Strathmore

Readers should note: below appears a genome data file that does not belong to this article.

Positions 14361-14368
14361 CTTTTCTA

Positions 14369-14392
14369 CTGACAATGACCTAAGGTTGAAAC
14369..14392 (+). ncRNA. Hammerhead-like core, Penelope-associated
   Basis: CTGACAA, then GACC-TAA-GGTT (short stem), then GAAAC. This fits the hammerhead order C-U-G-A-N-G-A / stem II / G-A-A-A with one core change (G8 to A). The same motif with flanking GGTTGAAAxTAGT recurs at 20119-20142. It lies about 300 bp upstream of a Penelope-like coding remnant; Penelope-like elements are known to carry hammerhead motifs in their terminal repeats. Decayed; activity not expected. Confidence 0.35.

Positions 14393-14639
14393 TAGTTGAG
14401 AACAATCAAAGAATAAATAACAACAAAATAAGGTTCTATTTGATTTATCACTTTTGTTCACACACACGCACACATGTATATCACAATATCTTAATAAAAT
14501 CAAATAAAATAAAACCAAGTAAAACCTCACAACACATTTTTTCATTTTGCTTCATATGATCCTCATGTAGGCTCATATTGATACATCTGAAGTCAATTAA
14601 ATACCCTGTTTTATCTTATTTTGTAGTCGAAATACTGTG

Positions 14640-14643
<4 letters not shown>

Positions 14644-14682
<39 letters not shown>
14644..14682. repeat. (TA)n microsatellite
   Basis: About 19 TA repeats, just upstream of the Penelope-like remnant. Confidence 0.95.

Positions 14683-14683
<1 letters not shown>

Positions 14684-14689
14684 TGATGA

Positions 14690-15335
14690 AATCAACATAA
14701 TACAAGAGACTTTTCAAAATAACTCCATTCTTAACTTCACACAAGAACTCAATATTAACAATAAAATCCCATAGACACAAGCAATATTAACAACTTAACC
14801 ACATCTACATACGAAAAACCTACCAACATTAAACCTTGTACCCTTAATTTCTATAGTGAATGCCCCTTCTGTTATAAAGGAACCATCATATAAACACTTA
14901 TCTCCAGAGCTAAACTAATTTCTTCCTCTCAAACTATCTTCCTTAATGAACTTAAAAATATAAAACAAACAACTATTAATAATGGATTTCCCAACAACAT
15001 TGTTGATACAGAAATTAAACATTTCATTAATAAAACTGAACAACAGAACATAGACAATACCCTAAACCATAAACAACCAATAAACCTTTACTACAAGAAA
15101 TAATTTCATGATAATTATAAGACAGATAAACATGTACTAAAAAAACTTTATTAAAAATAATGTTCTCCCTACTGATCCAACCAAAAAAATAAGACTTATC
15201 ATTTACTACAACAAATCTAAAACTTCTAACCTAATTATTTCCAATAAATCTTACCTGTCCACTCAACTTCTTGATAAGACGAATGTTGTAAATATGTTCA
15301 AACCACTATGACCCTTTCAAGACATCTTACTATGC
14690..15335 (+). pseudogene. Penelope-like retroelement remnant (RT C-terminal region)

Strathmore (the Great Glen) forms a wide valley between the southern Grampians and the Sidlaw Hills. It is approximately 50 miles (90 km) long and 10 miles (16 km) wide. It stretches from Perth in the south-west to Stonehaven in the north-east and including the districts in the north-east known as the Mearns and the Howes of Angus. Its principal rivers are the Tay, Isla, Dean Water, North Esk and South Esk, and its chief settlements include Perth, Coupar Angus, Blairgowrie, Forfar, Brechin, Kirriemuir, Alyth, Laurencekirk and Stonehaven. In some contexts, Strathmore is described as extending as far south-west as Dunbartonshire, following the Highland Boundary Fault and effectively designating the south-eastern frontier of that area of the Highlands bounded in the north-west by another Great Glen. The first recorded history of this region dates to Roman times when the Romans established a series of marching camps generally extending in a south to north direction to support the invasion and exploration northward. Other early examples of history include Pictish stones found in Strathmore such as the Eassie Stone. Glamis Castle is the seat of the Earls of Strathmore.

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